That last concept resulted in Lane Fertility Magazine. At first it was just an annual effort with contributors from local practices and my editing efforts. But this year I am launching a monthly magazine with a broader scope focused on survey results from our patients. My hope is that conversations will be initiated between women and their friends, families and children.

We will feature articles on understanding embryo freezing techniques, the latest data on the benefits of frozen embryo transfers and understanding the interaction of some common medications with your fertility.

Here is what I have learned from my years in practice. Amazingly talented and successful women walk through my door every day. And for all of their successes in life, we have still not adequately prepared them for one of their biggest challenges – their own fertility.

Please help us to help you by suggesting topics and letting us know when you read something that you like. Pass our Lane Fertility Magazine link on to your friends and colleagues so that more women can have an educational resource as they experience their own fertility journey!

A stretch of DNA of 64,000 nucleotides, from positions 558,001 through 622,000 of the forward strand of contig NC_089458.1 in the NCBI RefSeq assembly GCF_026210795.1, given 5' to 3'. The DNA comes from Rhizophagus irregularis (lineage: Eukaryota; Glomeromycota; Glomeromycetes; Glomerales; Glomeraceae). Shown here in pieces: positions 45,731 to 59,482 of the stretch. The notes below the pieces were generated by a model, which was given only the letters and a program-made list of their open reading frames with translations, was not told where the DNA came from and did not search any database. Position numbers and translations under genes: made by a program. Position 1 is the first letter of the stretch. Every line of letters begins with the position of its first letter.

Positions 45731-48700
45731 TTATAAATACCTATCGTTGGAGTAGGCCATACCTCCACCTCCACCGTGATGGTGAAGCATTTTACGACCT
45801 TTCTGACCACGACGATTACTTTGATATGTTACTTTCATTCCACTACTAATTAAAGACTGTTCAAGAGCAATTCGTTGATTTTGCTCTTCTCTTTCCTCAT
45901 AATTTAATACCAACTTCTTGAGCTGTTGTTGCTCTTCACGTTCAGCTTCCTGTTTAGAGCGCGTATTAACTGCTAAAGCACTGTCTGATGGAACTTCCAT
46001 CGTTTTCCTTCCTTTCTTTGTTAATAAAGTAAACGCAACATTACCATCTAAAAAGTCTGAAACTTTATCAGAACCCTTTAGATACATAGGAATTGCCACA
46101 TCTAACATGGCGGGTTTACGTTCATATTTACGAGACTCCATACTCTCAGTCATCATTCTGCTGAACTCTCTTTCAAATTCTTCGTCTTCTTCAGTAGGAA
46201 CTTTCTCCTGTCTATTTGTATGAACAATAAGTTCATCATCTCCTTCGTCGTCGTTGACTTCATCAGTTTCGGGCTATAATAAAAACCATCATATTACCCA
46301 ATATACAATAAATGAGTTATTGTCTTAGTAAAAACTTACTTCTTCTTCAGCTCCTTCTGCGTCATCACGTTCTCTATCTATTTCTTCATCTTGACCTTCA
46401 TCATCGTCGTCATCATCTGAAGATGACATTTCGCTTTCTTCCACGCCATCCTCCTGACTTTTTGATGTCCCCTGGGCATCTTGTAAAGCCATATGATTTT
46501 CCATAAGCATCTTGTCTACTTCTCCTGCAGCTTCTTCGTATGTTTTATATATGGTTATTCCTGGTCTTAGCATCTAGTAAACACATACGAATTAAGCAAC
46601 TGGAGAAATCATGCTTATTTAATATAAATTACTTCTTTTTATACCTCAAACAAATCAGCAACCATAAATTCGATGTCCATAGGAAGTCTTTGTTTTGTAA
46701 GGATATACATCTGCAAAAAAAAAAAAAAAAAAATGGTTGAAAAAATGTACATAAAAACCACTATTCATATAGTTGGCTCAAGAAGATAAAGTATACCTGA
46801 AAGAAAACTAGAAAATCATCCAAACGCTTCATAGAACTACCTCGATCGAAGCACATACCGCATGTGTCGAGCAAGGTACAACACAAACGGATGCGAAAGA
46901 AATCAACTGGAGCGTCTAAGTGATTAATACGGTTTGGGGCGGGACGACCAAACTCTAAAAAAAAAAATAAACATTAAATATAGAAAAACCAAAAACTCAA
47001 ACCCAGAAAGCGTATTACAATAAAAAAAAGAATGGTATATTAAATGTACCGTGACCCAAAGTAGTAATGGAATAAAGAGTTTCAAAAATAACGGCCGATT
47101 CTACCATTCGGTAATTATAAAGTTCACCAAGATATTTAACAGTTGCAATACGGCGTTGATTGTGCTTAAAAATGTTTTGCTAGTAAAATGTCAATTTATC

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ON THE Cutting Edge

cutting-edgeBy : Danielle Lane, M.D

Across the field of fertility, patients are asking for more precision in their outcomes. Can we have a singleton? Can we guarantee the genetic health of the baby? Is there an opportunity to avoid known mutations? Can we balance our family using gender selection? Whether we agree with all of the applications of technology or not, the ability to apply it to our care exists. In the next issue of Lane Fertility Magazine, we will discuss the benefits of pre-implantation genetic testing.

With ever-rising costs of technology, we will will also address the expense of treatment and discuss how to get the most from your insurance benefit. Dr. Das Gupta will provide some insights about mother-daughter dynamics and their impact on the fertility journey. Additionally, we will discuss the current state of fertility preservation and its ability to change the way women balance their lives.

Stay focused on your
successful fertility journey!